Google includes something called “Page speed” in their ranking algorithm. Many are aware of this fact, but few have taken any action to find out what it means for their business or actively worked on improving their website’s response times.

In this post, I won’t necessarily dig into all the ways that you can improve your page load speed. But I will touch on why it’s important and then tell you about an awesome trick.

Most of the efforts around your online presence are aimed at either increasing your traffic OR improving your conversion rate.

The beauty of improving website load times is that it actually does both! You increase visitor numbers AND you improve the Conversion rate.

Here’s why:

Since page speed is a factor in Google’s algorithm, excellent load times will improve your ranking => you get more organic traffic.

Secondly, improved page speed will give your visitors a better user experience, make them more prone to stay on your site and finish what they came for => improved conversion rates.

Often quoted research on this subject includes an Amazon study that showed a 1% decrease in sales for every 0.1s decrease in response times.

From my experience, Google seems to classify a page that loads quicker than 1.5 seconds as fast, and a page that loads slower than 1.5 seconds as slow.

To find out how quickly your website loads, you can use this free tool.

In a future post, I will talk about how to increase the page load speed of your entire website.

But for now, here’s the cool trick:


Ilya Grigorik is a web performance engineer at Google. He recently shared a study about Google’s use of the directive “rel=prerender” to help Google increase the page load speed of their search results.

The same directive you can use on your own website to speed up your page loading.

This directive allows you to completely load one page in an invisible tab in the background once the initial page completes its loading. If the user then navigates to that URL, it will appear instantly. If they don’t, the page is then unloaded.

Here’s an example of how Google uses it:

Let’s say I Google, “CNN”.

Google displays the CNN website as the top result, and because they anticipate that there is a very large chance that I’m going to click on this result, they have applied the link rel=”prerender” attribute to the link as seen below.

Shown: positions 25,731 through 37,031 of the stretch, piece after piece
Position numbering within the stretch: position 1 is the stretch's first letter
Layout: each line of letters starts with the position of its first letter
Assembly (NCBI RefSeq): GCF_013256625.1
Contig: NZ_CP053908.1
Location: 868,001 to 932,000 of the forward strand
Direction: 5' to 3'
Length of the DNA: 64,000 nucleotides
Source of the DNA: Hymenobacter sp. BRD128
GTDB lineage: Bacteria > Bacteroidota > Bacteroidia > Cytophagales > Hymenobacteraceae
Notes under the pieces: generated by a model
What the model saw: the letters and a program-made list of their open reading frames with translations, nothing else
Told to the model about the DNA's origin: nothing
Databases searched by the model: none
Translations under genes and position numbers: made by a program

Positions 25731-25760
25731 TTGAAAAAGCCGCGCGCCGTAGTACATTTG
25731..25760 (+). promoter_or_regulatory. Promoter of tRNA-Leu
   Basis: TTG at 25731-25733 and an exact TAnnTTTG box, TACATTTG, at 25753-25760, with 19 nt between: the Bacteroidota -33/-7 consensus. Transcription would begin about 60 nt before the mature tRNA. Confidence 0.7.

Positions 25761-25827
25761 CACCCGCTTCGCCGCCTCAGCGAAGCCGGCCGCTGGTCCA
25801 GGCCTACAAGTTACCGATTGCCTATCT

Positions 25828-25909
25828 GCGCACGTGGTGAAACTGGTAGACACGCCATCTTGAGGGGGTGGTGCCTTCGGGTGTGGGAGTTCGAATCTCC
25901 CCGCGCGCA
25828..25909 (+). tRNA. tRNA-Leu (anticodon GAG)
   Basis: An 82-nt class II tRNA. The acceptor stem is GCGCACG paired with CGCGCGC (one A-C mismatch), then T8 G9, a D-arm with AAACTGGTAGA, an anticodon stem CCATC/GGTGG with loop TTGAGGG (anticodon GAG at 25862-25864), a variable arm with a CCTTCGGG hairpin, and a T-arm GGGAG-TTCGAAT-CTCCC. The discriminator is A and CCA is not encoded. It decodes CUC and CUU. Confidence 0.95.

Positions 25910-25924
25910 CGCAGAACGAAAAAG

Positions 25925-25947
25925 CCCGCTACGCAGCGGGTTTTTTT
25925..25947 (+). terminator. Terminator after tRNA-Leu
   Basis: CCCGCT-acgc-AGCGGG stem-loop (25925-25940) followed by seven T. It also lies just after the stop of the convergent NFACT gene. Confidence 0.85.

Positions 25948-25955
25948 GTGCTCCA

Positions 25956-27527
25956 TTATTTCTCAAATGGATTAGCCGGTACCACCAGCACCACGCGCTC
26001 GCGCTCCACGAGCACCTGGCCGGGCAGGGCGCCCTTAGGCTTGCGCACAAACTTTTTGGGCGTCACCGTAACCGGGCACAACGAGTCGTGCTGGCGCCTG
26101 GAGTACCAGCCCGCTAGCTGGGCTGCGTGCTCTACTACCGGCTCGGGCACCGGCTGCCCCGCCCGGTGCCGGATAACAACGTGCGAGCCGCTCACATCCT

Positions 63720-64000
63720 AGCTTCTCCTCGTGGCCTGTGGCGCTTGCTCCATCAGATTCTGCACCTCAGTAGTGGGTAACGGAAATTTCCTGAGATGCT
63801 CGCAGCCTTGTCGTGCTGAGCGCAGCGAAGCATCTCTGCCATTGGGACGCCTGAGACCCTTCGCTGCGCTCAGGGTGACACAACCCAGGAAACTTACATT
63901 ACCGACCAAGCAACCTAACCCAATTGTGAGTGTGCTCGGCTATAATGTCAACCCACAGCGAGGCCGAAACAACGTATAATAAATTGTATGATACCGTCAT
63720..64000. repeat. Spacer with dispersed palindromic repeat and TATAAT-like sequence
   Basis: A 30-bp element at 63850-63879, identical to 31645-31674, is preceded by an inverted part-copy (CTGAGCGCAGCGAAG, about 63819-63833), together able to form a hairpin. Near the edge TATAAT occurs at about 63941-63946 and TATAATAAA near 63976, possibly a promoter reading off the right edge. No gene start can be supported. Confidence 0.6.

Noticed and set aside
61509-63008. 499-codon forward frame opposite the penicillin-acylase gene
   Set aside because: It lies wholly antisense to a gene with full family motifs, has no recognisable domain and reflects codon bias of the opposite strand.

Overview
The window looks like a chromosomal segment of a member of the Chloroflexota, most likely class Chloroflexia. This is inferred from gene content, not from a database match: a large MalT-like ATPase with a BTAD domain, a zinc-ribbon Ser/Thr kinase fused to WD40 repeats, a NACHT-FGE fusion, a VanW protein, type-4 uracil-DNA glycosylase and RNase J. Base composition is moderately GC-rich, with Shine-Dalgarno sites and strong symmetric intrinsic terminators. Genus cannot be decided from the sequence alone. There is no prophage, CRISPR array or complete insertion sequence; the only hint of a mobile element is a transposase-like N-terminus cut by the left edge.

What this link attribute does is once this page finishes loading (which happens in milliseconds), the browser then starts to load the page secretly in the background.

So now when I click on that result, the page loads instantly for me, the user, because my browser already loaded it in the background.

This is a great user-experience because I don’t have to wait for to load (even though that may only take a few seconds) and I can get on to finding the information that I want.

If I hadn’t clicked on this link – the one that my browser secretly loaded in the background – the browser would have just discarded this pre-load information and loaded the page that i requested as normal. All of this unbeknownst to the Googler.

So how do you use this on your website?


Let’s say that you get 100 visits to your home page every week.

Now, let’s say that 80% of those visitors click on your “Our Services” link at the top of your page (you can determine what your most popular ‘next page’ is by looking at your Google Analytics).

What you would do in this example is place the following line of code into the <head> of your home page:

<link rel=”prerender” href=””>

Now, when people come to your home page, your “Our Services” page will load secretly in the background so that when they click on that link, BOOM there’s the information that they need and you don’t lose any conversions because of slow load speeds.

page load speed

Remember Amazon’s study where they found that a 0.1 increase in load speed led to a 1% drop in sales?

That’s how important it is to shave even fractions of seconds off of your load speeds.

Just a couple of side notes:

You can only do this for one link per page.  So you can’t put that line of code into your <head> multiple times to load all of your pages. You have to pick one – and I would suggesting picking the one that is most commonly visited after that page.

So in this example, we found that Our Services was the most popular page visited after the home page so that’s the one we pre-loaded on the home page. Maybe our analytics tell us that once people go to Our Services, they most commonly go to the FAQ page next. So on the Our Services page, we would pre-load the FAQ page with <link rel=”prerender” href=””>

Make sense?

The last piece of clarification is that this prerender attribute is specific to Chrome.  Firefox apparently missed the memo or else just wanted to make things harder so they use an attribute called “prefetch” rather than “prerender”.

But, no biggy.

We can simply change the line of code to include both and kill 2 birds with one stone:

<link rel=”prerender prefetch” href=””>

Pretty cool, right?